by Mike Masnick
Thu, Jul 12th 2012 7:48am
So, as the dispute between Viacom and DirecTV over how much money Viacom wants for its channels wore on, the various Viacom channels like MTV, Comedy Central and Nickelodian disappeared for DirecTV subscribers. As often happens in such situations, DirecTV told its customers that they regretted the situation and were working on it, but in the meantime, they could check out missing programs online. Viacom's massive overkill response? Pull the free streams it offers online of two of its most popular shows: The Daily Show and The Colbert Report. For everyone. Not just DirecTV subscribers. Because, apparently, pissing off consumers and driving them to unauthorized means, is... um... I don't know... supposedly going to get them on Viacom's side? This is the kind of "strategic" thinking that goes on at Viacom, apparently.
Of course, this really highlights the exceptionally distorted economics of the cable/satellite TV business, where it makes more sense to block your direct relationship with fans and piss them off... in the hopes that it might make the satellite provider to pay you more money. Viacom's new motto, apparently, is: Using our fans as hostages. This is why the TV market is so ripe for disruption.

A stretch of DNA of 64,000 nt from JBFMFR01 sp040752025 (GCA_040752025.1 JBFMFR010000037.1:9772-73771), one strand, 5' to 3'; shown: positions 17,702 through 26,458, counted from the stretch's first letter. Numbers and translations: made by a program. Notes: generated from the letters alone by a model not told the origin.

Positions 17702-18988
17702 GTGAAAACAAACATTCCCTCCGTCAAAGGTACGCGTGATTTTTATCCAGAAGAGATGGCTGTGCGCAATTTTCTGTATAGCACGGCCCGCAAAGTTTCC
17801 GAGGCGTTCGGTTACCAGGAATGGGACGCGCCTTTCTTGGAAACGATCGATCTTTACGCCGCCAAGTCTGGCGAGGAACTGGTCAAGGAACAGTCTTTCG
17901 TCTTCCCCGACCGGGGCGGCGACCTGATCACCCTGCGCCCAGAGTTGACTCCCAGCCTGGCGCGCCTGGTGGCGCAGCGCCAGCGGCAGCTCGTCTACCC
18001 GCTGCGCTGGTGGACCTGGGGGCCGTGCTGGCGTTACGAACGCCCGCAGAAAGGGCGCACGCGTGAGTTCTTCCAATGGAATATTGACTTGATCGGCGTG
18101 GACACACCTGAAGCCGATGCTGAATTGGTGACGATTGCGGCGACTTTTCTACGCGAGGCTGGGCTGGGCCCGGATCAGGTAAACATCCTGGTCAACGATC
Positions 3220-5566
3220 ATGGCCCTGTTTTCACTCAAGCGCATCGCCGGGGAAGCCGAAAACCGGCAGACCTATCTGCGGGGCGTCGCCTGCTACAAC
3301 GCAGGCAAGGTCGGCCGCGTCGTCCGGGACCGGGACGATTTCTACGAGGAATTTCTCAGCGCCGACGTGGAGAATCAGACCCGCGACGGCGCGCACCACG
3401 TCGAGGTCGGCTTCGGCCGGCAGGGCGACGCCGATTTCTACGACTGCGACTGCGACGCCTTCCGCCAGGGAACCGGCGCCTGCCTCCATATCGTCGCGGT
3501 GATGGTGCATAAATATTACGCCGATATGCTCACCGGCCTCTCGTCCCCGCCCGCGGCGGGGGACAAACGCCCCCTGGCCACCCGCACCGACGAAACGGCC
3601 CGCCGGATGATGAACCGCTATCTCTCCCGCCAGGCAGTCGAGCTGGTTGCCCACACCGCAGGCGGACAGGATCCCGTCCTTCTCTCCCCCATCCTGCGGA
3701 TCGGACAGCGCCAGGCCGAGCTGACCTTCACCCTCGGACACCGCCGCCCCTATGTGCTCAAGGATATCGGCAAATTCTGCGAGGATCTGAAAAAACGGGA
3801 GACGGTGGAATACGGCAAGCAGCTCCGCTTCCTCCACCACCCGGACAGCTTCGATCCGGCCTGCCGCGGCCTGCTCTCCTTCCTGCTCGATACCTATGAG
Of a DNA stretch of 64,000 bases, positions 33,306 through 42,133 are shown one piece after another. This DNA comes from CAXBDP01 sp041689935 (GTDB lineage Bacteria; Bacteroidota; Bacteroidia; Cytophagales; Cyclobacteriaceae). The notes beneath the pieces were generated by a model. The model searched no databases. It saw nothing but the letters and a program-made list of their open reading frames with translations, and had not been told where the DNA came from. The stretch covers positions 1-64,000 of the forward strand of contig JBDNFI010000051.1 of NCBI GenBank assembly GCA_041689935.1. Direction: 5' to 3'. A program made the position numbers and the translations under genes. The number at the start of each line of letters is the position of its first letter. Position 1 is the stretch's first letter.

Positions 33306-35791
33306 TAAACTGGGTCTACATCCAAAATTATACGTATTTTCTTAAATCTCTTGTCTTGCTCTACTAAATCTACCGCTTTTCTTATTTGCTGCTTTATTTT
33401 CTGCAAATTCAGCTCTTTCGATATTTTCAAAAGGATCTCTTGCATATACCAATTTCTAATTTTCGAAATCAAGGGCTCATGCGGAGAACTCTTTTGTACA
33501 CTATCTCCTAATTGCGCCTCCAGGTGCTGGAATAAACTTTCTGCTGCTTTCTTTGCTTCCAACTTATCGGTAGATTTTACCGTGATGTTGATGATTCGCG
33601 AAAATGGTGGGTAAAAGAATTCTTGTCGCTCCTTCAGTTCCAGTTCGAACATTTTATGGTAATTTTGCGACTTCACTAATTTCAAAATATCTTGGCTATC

If you liked this post, you may also be interested in...
- DirecTV Faces RICO Class Action For Bungling Business Installs, Then Demanding $15,000 For Theft Of Service
- Intellectual Property Fun: Is Comedy Central Claiming It Owns The Character Stephen Colbert?
- FCC Pressure Helps Bring Netflix To Comcast Cable Boxes
- Senate Hearing Shows Cable Companies Routinely Overbill Customers, Do Little To Correct Errors
- Techdirt Podcast Episode 78: What's Next For Online Video?